As first-time CBPR participants, we gained an appreciation for the necessity to surrender to the process and allow the collaborative project to take its own path (with careful steering, of course). This included the need to embrace particular anxieties surrounding the partnership’s direction and future.

            The CBPR collaboration set off a specific transformation in each of us and changed our world views on things such as the role of the university, the democratization of knowledge, and the immense enrichment that can come from achieving something (big or small) with people from different communities. Applying narrative inquiry as our primary method for understanding and making sense of our experiences was useful in identifying these transformations and, importantly, acknowledging the significance of the process for each of us.

            This CBPR module is commencing its fifth iteration, and the key learnings have informed subsequent iterations of the module.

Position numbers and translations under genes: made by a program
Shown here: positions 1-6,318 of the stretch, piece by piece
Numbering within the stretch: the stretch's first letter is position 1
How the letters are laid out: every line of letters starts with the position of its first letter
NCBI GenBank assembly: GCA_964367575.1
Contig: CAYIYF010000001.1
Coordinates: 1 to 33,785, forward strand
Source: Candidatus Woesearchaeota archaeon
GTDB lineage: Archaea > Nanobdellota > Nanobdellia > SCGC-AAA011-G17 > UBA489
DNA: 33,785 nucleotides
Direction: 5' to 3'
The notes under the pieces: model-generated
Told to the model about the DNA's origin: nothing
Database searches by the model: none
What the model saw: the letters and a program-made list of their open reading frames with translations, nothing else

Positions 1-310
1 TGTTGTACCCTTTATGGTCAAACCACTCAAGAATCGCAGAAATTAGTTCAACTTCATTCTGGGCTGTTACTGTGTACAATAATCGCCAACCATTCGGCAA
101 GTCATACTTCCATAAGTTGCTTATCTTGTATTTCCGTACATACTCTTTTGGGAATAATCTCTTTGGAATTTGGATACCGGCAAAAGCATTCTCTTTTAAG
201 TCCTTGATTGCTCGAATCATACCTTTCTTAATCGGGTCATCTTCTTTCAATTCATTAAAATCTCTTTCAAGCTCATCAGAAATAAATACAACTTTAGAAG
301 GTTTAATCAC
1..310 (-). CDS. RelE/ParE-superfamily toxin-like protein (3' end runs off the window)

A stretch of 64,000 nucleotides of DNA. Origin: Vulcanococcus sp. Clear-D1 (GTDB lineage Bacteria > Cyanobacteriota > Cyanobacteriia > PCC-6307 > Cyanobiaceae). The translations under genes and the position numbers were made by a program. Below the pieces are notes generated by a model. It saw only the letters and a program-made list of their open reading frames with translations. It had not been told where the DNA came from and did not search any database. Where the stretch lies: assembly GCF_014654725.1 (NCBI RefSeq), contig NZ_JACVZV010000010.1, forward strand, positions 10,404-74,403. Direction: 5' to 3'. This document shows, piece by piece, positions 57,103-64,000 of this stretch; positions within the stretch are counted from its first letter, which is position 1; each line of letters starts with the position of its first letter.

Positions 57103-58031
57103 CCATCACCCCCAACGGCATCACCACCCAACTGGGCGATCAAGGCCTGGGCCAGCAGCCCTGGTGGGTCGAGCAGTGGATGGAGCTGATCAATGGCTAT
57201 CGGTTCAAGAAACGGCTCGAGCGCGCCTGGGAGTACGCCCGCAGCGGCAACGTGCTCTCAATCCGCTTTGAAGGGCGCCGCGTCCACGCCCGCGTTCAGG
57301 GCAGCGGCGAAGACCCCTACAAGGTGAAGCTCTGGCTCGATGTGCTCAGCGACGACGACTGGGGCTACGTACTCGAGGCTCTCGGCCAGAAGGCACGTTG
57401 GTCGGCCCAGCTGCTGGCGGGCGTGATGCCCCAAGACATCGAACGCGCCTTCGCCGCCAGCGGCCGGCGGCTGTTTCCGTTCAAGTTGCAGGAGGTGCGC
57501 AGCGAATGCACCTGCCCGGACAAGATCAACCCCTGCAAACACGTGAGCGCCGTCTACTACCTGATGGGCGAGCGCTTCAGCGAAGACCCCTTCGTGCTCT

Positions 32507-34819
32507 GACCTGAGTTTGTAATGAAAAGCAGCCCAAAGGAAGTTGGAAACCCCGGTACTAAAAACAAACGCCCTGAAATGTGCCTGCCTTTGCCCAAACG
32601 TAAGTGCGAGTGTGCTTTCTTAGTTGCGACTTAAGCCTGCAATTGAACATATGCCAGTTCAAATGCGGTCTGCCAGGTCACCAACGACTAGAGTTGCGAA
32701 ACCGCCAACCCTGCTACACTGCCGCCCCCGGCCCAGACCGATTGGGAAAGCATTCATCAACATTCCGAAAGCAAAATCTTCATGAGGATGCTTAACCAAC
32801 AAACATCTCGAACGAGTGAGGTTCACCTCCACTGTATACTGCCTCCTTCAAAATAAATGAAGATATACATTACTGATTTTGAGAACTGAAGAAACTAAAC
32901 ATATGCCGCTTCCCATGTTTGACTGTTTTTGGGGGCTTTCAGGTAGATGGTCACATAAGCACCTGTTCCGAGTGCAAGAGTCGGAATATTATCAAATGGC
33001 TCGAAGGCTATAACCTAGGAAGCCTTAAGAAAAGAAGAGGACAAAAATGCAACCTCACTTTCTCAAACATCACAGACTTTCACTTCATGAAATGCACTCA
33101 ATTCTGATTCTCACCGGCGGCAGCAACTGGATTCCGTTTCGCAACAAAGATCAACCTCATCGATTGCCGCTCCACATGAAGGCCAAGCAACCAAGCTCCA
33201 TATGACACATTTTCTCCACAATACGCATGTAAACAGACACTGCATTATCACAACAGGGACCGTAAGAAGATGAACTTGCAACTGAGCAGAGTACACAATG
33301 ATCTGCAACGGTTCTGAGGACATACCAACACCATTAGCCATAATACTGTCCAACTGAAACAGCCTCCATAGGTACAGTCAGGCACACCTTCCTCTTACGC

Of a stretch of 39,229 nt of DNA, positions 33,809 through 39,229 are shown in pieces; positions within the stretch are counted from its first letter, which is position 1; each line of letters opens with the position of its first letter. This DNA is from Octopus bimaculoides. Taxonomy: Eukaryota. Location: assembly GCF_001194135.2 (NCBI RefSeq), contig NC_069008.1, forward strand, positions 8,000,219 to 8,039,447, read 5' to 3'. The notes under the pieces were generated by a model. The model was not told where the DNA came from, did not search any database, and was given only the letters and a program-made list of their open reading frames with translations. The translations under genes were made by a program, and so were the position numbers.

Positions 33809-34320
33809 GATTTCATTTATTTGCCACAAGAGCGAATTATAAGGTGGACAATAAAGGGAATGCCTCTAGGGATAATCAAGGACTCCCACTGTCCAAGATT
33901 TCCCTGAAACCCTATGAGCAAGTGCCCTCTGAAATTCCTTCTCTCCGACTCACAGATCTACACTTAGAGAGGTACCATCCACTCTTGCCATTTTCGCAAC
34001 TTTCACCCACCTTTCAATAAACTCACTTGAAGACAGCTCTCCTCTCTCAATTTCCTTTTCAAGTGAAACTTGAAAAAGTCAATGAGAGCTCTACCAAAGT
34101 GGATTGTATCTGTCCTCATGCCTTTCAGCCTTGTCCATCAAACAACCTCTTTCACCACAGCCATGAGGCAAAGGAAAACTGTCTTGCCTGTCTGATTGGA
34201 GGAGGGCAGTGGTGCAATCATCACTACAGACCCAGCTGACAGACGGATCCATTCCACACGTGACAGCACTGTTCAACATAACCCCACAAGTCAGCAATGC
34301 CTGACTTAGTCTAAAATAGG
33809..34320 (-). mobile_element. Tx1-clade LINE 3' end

Acknowledgements

            The partners in the CBPR module are:

            • University College Cork, Ireland, a large research-intensive university based in the south of Ireland

            • Westgate Foundation, Cork, Ireland, a community-based not-for-profit organiz­ation with a range of services for older adults (over 60s), including day care, social housing and social activities.

            Notes on the contributors

            This paper is dedicated to the memory of John O’Connell.

            Ruth Hally is a civic engagement project coordinator at University College Cork, Ireland.

            Aisling Murphy is a social worker with the Westgate Foundation, County Cork, Ireland, a community social service for older adults that promotes independent living, self-determination and autonomy.